Eastern Livestock Company update: Trustee pursues assets | TSLN.com

Eastern Livestock Company update: Trustee pursues assets

Katie Micik

NEW ALBANY, IN (DTN) – A stuffed longhorn bull, sporting a faded blue Eastern Livestock Company baseball cap, overlooks a wood boardroom table in the troubled cattle brokerage’s headquarters. One of three lawyers at the table jokingly asks bankruptcy trustee Jim Knauer if he’ll get to take the bull home with him when the company is dissolved. Another lays claim to the hat.

The men had just come from a court hearing in which Knauer explained that it’s unlikely Eastern Livestock’s unsecured creditors – mostly ranchers, livestock markets and cattle trucking companies – will see a dime when Knauer’s job of unraveling the company finances is done. Unlike whoever takes the stuffed bull home, the cattlemen’s only mementos for their dealings with Eastern will likely be bad checks, bruised wallets and new livestock marketing rules.

Once a trusted name in the livestock brokerage business, Eastern Livestock Company may now be one of the most loathed. In late October 2010, Fifth Third Bank, Eastern Livestock’s primary bank, froze the cattle brokerage’s accounts. That caused $130 million of worthless checks to be sent to more than 700 ranchers and livestock markets in 30 states.

Since then, the Packers and Stockyard Administration’s bond process and the industry’s payment and contract practices have all faced heavy scrutiny as cattlemen look for ways to protect their businesses from future failures.

The first court meeting of Eastern’s creditors was an hour-and-a-half-long hearing April 7. Knauer split the time answering creditor questions and explaining discrepancies between the company’s bankruptcy schedules and what his investigation was discovering. Attendance at such a first creditors’ meeting in bankruptcy cases is usually sparse. Eastern’s hearing was held in a courtroom to accommodate the 14 people – lawyers representing various banks, utility companies and groups of individual creditors plus two of Eastern’s largest non-bank creditors – who came.

The federal bankruptcy courthouse in downtown New Albany sits in the shadow of blooming dogwood trees and the bigger, busier county courthouse next door. Yet the glass-paneled federal courthouse is handling one of the biggest cases this southern Indiana community has ever seen. Few locals knew of Eastern, or seem interested that it was one of the largest cattle brokerages in the country. A local lawyer attending the hearing said she drove past Eastern’s headquarters every day, but had no idea such a large company was housed there. No local media attended the hearing.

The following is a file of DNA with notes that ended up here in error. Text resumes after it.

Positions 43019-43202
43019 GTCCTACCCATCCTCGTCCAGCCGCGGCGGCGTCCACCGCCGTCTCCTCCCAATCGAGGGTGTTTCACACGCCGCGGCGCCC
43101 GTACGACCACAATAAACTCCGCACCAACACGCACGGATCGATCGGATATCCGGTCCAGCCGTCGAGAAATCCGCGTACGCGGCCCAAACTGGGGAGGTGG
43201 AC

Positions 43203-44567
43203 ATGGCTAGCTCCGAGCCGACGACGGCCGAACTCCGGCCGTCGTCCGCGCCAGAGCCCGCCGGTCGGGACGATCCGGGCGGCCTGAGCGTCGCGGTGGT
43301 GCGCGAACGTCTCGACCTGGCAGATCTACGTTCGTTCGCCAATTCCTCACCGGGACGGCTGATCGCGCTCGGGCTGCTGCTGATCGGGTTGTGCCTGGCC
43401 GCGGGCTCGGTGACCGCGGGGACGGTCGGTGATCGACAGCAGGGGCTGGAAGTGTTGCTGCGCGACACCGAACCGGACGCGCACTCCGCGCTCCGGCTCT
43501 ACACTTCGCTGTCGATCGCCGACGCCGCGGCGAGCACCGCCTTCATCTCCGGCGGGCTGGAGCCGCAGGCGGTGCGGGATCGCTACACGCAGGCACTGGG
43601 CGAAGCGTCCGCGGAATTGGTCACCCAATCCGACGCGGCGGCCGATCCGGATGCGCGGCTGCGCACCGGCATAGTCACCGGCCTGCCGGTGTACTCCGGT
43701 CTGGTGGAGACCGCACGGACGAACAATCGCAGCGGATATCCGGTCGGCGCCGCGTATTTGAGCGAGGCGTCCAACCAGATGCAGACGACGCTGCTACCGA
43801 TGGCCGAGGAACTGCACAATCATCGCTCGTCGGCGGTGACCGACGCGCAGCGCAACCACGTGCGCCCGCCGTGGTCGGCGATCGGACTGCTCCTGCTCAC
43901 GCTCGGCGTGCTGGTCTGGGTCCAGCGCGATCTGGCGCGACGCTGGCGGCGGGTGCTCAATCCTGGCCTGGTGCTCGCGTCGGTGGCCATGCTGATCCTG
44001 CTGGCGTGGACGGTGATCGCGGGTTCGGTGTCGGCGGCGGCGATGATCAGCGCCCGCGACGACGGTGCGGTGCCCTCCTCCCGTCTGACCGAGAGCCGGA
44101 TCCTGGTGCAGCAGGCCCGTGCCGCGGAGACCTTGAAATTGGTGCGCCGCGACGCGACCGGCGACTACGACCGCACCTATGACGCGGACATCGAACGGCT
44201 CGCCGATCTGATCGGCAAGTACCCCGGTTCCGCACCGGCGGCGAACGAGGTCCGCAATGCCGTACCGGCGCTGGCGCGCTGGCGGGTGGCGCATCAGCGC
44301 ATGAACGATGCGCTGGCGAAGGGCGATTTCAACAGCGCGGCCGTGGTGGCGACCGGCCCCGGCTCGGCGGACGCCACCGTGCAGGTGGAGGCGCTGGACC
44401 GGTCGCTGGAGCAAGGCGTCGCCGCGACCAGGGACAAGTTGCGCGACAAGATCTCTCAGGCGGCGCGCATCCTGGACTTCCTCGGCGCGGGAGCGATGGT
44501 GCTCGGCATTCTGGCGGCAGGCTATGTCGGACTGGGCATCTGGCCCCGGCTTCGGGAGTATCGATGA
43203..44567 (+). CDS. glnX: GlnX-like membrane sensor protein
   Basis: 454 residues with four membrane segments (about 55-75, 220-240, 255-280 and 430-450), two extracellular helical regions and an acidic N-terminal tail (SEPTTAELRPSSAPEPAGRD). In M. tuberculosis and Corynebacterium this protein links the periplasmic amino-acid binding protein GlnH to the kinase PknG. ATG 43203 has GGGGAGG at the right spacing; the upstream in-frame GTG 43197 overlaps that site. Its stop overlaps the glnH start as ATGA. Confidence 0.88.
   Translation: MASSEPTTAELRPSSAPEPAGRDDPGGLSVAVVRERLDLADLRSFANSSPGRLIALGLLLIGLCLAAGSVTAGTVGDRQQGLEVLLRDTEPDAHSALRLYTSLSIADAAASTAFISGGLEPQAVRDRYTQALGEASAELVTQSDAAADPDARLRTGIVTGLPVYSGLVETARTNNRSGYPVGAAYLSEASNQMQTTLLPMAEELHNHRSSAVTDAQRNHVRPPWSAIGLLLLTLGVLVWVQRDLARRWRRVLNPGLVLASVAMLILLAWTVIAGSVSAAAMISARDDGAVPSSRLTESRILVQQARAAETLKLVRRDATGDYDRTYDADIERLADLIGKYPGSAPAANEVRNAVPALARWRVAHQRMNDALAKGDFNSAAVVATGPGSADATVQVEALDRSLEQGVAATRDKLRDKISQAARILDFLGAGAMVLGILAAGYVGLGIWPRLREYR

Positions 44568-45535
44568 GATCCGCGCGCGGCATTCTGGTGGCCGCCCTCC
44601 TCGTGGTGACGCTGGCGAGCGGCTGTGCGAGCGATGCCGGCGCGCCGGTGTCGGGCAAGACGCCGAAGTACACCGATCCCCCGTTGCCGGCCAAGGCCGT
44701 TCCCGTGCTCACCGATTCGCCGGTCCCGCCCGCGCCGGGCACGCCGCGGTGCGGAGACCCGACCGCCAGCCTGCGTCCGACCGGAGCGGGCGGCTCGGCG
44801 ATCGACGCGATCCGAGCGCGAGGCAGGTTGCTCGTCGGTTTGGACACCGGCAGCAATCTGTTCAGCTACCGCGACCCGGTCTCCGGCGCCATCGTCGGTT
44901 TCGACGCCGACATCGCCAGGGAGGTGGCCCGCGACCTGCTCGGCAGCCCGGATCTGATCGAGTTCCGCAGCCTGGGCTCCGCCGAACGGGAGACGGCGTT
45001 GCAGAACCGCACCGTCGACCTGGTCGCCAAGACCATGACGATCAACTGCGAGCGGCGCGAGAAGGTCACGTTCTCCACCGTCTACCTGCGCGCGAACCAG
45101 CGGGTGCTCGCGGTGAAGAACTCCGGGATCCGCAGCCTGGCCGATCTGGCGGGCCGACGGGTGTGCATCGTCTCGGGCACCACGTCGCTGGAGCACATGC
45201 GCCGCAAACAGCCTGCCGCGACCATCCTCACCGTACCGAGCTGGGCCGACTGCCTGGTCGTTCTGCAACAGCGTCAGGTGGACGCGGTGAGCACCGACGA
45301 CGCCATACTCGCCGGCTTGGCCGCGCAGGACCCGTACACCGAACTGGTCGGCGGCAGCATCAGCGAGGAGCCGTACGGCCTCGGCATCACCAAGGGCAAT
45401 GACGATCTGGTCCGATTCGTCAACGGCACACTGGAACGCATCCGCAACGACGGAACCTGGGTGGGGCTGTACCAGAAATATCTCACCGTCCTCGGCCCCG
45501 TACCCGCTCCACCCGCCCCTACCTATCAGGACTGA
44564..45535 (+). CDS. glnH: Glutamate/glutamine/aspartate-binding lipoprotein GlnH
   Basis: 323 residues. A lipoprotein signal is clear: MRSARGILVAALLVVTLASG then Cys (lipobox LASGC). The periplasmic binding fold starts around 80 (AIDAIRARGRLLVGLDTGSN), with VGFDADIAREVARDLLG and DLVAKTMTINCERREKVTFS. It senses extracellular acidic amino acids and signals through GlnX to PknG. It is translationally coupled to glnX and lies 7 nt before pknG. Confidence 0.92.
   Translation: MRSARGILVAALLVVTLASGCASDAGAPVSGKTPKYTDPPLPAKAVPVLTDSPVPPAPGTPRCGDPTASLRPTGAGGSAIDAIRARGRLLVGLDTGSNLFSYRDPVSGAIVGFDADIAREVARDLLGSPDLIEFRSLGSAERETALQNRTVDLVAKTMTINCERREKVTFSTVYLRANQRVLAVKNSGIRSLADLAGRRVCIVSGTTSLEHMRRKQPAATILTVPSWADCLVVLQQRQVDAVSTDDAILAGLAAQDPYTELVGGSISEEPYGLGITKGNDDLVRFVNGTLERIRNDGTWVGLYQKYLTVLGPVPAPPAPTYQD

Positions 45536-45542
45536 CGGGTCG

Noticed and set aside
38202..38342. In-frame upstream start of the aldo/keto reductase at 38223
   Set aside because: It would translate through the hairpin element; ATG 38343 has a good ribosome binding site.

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Also conspicuously absent was Thomas Gibson, Eastern Livestock’s primary owner. Typically, a business operator testifies at such bankruptcy meetings. Due to the accusations of mismanagement, the court barred Gibson from all involvement with Eastern after Fifth Third filed its complaint against the company. Gibson, who is about 70 years old and who is said to have started in the cattle business with his grandfather when he was 10, has declined press requests for interviews. When DTN drove to Gibson’s home – surrounded by more than 400 acres of pasture – no one was there.

Those who were in the courtroom listened to Knauer describe poring over Eastern’s financial records, tracing and recreating transactions from bank records, notes on slips of paper, employee memories and help from livestock buyers. Knauer specializes in business and financial law and has overseen many financial fraud and Ponzi scheme cases, but this is his first foray into the beef business.

The alleged check kiting scheme involved Eastern and at least five different entities including branch managers, subsidiary companies and Gibson’s personal accounts. “It was a very difficult scheme to orchestrate,” Knauer said. “I don’t know how anyone could do that without another set of books,” which Knauer said he hasn’t found. The FBI is investigating the check kiting scheme and could file criminal charges against participants.